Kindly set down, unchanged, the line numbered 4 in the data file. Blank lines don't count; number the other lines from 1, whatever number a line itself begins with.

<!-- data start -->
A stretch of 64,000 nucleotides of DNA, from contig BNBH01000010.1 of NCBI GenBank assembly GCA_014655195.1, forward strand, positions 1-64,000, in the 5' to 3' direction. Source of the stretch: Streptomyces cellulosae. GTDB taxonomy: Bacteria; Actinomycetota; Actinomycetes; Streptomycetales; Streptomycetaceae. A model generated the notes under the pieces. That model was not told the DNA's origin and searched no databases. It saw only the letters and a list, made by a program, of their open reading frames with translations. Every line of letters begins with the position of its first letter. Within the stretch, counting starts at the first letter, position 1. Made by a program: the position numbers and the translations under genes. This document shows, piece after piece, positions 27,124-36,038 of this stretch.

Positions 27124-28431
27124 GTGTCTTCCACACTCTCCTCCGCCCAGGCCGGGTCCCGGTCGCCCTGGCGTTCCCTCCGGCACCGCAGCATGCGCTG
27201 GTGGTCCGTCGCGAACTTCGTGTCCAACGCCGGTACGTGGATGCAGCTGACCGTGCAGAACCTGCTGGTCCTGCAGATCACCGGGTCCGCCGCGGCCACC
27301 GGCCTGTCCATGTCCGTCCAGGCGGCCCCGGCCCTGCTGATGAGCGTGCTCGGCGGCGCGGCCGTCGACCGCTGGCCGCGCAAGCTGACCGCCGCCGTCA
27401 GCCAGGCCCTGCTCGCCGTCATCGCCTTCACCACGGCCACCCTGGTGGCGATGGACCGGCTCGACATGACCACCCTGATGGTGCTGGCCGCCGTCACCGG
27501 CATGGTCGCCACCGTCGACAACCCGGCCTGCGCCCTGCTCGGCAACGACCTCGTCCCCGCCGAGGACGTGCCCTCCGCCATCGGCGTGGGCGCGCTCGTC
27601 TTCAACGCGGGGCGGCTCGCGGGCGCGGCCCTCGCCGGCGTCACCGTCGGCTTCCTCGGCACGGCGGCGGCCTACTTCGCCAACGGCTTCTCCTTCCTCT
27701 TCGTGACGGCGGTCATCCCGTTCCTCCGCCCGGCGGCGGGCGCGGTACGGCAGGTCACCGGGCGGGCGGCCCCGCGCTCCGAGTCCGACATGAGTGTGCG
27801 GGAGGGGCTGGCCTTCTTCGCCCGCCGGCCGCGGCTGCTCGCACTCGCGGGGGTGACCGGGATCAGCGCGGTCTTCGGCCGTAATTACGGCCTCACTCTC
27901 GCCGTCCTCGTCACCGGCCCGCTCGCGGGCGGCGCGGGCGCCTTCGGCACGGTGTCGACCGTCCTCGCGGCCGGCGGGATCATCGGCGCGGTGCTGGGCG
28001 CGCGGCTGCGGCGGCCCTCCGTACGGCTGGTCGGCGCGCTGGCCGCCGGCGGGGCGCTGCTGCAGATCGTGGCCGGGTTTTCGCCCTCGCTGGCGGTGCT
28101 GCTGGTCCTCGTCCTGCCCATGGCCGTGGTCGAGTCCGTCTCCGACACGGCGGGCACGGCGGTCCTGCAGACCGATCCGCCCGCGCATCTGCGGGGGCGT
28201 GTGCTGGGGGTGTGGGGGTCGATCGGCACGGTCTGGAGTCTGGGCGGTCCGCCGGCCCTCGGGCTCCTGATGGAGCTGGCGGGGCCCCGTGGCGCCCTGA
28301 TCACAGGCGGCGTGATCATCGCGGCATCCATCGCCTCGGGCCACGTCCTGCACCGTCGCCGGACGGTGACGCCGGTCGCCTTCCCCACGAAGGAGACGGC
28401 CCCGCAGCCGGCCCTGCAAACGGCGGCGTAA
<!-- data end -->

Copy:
27201 GTGGTCCGTCGCGAACTTCGTGTCCAACGCCGGTACGTGGATGCAGCTGACCGTGCAGAACCTGCTGGTCCTGCAGATCACCGGGTCCGCCGCGGCCACC